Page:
Enlightened Conflict

defining a concept statement

January 12th, 2010

Writing a concept statement in the business world is like, well, turning the ignition key in a car.  It gets everything started.

The tricky part is that while you would tend to believe there is an accepted universal way of writing a concept statement … there isn’t.  Every business place has their own version (or at least it seems so). What a bunch of wasted energy.

You end up spending so much time debating how to actually write the stupid thing you are too tired to invest the energy in the proper place … the thinking & writing of the statement itself.

That said … here is the best description of  concept statement I have ever encountered (from the P&G marketing wizards). It isn’t, and shouldn’t be, brain surgery. Maybe that is what makes this definition so effective.

The following is a description of a concept statement founded in traditional P&G discipline.

A concept describes a product, service or brand and how it will improve a consumer’s life. A concept statement answers:

· Who is it for?

· How does it fit into their life?

· What will it do for them?

· Why should they believe you?

The concept is developed because through it, we can learn the best way to communicate an idea to the consumer, understand the idea’s importance to consumers, and determine the commercial viability of the idea.

The concept is part of the foundation for the brand. Along with the brand character, it contains key elements that are translated into a creative brief and a copy strategy. This consistent message is used across all forms of marketing communications—direct marketing, catalogues, television advertising, merchandising etc.

There are typically three parts to a concept

Accepted Consumer Belief (ACB) – “You understand me”

The ACB is a statement that expresses the target consumer’s frustration of an unmet need. The ACB should create a context or perspective for the rest of the concept (the benefit and RTB). It acknowledges the consumer’s point of view with understanding and empathy. Insights are gained into why the consumer does what she/he does.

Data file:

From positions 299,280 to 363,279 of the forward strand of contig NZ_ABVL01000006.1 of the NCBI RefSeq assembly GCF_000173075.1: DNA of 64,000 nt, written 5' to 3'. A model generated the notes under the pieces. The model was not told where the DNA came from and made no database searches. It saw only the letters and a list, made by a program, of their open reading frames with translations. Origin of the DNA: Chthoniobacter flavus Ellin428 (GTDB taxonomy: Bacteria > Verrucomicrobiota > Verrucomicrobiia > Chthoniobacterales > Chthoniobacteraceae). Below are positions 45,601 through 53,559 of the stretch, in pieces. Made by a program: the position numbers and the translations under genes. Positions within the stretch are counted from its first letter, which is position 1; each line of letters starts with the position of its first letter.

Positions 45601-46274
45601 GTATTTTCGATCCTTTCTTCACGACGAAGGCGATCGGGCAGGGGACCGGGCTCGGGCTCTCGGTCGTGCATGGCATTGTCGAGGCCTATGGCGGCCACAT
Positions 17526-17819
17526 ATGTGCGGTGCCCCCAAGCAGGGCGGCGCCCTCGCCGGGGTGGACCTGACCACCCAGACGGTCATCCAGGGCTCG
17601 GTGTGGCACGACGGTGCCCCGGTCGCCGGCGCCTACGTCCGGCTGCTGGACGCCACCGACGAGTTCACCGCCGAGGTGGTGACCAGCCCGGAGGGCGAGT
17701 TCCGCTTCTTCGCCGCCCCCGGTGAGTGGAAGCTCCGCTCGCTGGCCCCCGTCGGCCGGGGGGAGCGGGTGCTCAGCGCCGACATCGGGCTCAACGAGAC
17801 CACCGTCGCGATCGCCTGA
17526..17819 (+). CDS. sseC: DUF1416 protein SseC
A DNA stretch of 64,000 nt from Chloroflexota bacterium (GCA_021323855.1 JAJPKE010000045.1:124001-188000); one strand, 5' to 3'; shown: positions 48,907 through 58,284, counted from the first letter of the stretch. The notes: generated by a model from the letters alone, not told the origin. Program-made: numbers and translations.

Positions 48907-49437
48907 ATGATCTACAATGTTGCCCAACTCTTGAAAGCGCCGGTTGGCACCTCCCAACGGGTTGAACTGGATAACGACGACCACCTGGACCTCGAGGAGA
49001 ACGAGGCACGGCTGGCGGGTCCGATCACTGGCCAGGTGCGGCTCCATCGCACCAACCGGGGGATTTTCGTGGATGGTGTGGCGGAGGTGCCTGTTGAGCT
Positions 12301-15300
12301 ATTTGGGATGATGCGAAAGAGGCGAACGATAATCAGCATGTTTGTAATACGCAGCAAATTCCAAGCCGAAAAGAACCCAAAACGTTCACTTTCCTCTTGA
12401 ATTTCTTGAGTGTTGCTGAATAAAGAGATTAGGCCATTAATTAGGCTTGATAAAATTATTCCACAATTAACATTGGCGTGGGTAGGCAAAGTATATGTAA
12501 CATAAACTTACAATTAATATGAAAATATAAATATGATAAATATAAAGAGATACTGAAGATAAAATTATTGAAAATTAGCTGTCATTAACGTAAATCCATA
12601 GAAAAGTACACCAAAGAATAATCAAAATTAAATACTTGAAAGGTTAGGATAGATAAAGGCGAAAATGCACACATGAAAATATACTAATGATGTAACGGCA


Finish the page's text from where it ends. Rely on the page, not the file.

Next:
• Developing the ACBs is done through primary and secondary research, field work— store visits, home visits, and studying habits and practices, (attitudes, and needs and wants).

Examples of ACBs:

  • Dyed hair doesn’t look natural.
  • Stopping for gas takes too much time and interrupts my trip.
  • Soap dries my skin.

Benefit –“What’s in it for me?”

The benefit statement is a promise which answers the question: “What’s in it for me?” The benefit fulfills the consumer need or want that was described in the ACB. Benefits can be tangible or emotional. They make the consumer’s life better and should be single-minded (more than one benefit in a concept can be confusing to consumers and is difficult to execute advertising against).

The benefit should be competitively distinct and important to the target customer.

Examples of benefits:

  • Crest™ makes dental checkups easier.
  • No more embarrassing static cling with Bounce™.
  • Have it your way at Burger King™.

Reason to Believe (RTB) – “Why should I believe you?”

The RTB provides permission for consumers to believe that the benefit will be delivered. It answers the question: “Why should I believe it?” The RTB can be a feature (unique ingredient or special process) or an endorsement. The brand equity also contributes to the RTB.

Examples of RTBs:

  • Pantene’s™ special vitamin
  • Tylenol’s™ hospital endorsement
  • Volvo’s™ car crash demonstrations

To download a PDF version of this article, visit my Thoughts on Business page or click here.

Comments

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  • Romell says on: November 4, 2016 at 10:02 pm

     

    Now this concept statement baffles me with when is it used in a business plan. Is it used in the business description before the mission statement? it’s a topic that is well spoken of but i don’t know where it is placed in the plan.

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